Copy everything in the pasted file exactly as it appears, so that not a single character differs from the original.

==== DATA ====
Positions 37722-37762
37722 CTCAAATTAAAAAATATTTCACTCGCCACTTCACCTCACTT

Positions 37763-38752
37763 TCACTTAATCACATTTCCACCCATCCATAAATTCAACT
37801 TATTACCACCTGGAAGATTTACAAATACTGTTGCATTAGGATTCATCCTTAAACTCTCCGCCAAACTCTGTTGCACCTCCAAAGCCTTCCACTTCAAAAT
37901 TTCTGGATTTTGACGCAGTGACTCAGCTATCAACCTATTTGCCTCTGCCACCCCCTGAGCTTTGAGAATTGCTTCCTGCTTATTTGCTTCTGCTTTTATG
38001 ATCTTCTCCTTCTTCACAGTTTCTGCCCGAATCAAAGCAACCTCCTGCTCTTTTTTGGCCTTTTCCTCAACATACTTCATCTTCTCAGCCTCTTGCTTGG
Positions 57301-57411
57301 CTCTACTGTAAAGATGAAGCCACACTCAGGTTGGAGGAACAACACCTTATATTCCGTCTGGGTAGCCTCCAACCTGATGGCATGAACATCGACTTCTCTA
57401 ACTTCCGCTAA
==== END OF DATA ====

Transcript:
Positions 37722-37762
37722 CTCAAATTAAAAAATATTTCACTCGCCACTTCACCTCACTT

Positions 37763-38752
37763 TCACTTAATCACATTTCCACCCATCCATAAATTCAACT
37801 TATTACCACCTGGAAGATTTACAAATACTGTTGCATTAGGATTCATCCTTAAACTCTCCGCCAAACTCTGTTGCACCTCCAAAGCCTTCCACTTCAAAAT
37901 TTCTGGATTTTGACGCAGTGACTCAGCTATCAACCTATTTGCCTCTGCCACCCCCTGAGCTTTGAGAATTGCTTCCTGCTTATTTGCTTCTGCTTTTATG
38001 ATCTTCTCCTTCTTCACAGTTTCTGCCCGAATCAAAGCAACCTCCTGCTCTTTTTTGGCCTTTTCCTCAACATACTTCATCTTCTCAGCCTCTTGCTTGG
Positions 57301-57411
57301 CTCTACTGTAAAGATGAAGCCACACTCAGGTTGGAGGAACAACACCTTATATTCCGTCTGGGTAGCCTCCAACCTGATGGCATGAACATCGACTTCTCTA
57401 ACTTCCGCTAA